Harry’s mother, Myrtle, was a well- known character who ran the Post Office and a tiny telephone exchange from the house. “One time she was fed up with some whitebaiters. Driving in her VW, she took up more of the road than she should have so their car and caravan were rubbing along the fence as they went past – she couldn’t care less if they were upset.”
The communities beyond the Westhaven Inlet were isolated, but the social life was lively with a rugby team, the Paturau Pirates, and regular card nights and dances at Paturau or Mangarakau. “People would come from as far as Collingwood – they liked our hospitality. People working at the timber mill and coal mine at Mangarakau earned good money and we were able to afford the simple things: two to three 18 gallon kegs of beer, a case or two of Rochdale cider for the ladies and saveloys. Somebody played the piano for dancing or singing.”
After three years at Fielding Agricultural College, Harry returned to the South Island to shear for ten seasons, working for the remainder of each year at Mangarakau and West Coast coal mines. In 1958, newly married to Shirley, a young widow, he bought land at Redwoods Valley to be closer to schools for their growing family of five children.
In 1968, at the age of 84, while fixing a fence at the Paturau Hall, Edwin had a stroke and died a few months later. His half of the farm was left to Harry and his brother Laurence, who later moved to the North Island. “The place had got a bit rundown and there was a slow decline in the fertility of the property because the ash supply from the burn offs had been exhausted. There was not much stock on the property and we initially had to buy poorer cattle not suited to this country.”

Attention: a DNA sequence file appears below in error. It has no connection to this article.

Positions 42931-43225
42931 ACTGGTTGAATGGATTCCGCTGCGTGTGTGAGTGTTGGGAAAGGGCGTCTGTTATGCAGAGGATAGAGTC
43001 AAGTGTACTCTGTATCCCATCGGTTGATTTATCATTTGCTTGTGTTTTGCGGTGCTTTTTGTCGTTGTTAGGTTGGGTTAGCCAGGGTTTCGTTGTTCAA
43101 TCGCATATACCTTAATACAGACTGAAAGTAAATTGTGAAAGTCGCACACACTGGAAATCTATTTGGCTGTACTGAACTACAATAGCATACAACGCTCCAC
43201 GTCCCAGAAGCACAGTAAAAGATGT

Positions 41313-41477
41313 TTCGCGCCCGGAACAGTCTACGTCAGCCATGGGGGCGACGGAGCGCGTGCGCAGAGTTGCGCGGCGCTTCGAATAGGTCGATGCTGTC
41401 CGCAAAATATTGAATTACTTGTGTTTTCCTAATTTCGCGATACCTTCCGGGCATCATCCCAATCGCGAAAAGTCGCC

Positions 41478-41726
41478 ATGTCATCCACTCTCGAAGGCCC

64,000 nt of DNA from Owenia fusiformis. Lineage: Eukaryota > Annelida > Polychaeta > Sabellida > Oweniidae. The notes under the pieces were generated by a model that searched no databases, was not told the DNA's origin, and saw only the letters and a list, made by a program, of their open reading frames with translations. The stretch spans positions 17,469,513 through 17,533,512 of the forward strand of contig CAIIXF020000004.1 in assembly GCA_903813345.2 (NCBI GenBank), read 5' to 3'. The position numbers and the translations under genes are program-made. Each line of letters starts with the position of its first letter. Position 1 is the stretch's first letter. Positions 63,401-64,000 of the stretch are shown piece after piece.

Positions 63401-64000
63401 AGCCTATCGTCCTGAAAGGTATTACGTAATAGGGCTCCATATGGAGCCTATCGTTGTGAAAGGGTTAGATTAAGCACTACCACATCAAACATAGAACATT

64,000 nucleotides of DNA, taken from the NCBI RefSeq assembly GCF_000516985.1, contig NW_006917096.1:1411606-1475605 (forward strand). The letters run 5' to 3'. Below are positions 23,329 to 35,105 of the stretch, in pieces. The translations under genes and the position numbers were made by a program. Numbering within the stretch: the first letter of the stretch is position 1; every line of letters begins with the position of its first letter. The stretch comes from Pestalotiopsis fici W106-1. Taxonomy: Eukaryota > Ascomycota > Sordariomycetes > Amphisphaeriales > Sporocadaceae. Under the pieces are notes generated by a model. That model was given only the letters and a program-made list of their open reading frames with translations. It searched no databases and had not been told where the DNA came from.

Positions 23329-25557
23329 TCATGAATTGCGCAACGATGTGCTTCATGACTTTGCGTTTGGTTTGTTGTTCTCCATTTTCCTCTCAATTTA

Harry and Laurence had been involved in the post WW2 pioneering days of aerial top dressing. “We bought some fertilizer for a property at Kaihoka we were developing and thought the plane would be able to land on the beach but it couldn’t. It took us a year to construct an airstrip and in the meantime the sacks of phosphate had become like concrete.” With a road built through to Turimawiwi in 1962, fertilizer trucks could get through, an airstrip was built at Rata Creek and super phosphate, lime and potash spread, boosting the productivity of the farm.
In 1984, with a Batchelor of Agricultural Science from Lincoln, Harry and Shirley’s son, David joined his father. Together they run about 3000 sheep and 600 cattle on approximately 900 hectares at Paturau and Redwoods Valley. They breed Angus and Hereford calves and buy in weaner calves which are sent to the Works at about three years of age. Texel Rams were bought when they were first introduced to New Zealand in the early 1990s and a Romney/Texel flock suitable for meat and wool production is now farmed.
The Paturau and Redwoods Valley farming operations are closely integrated. Stock is moved between the two properties to maximize performance as Paturau experiences a cold early spring and Redwoods Valley dries out over the summer – both characteristics limiting grass growth.
David and wife Heather’s son, Brendan, has just completed a Master of Applied Science and Commerce degree from Lincoln University and will soon begin his first job at Rockville. His knowledge is also valued by the family business. “David and Brendan have a lot more technical knowledge which is important in this day and age,” says Harry.
A few more backpackers and absentee landowners pass through Paturau nowadays but for the Richards family, the roots are deep and they are proud of their pioneering farming history. Harry has his gumbooted feet firmly planted in the present and is confident the family will continue to look after Paturau into the future. “This business is about investing in the whole family. There is a sense of continuation – some of the granddaughters are interested as well. None of them want any land sold,” he says happily.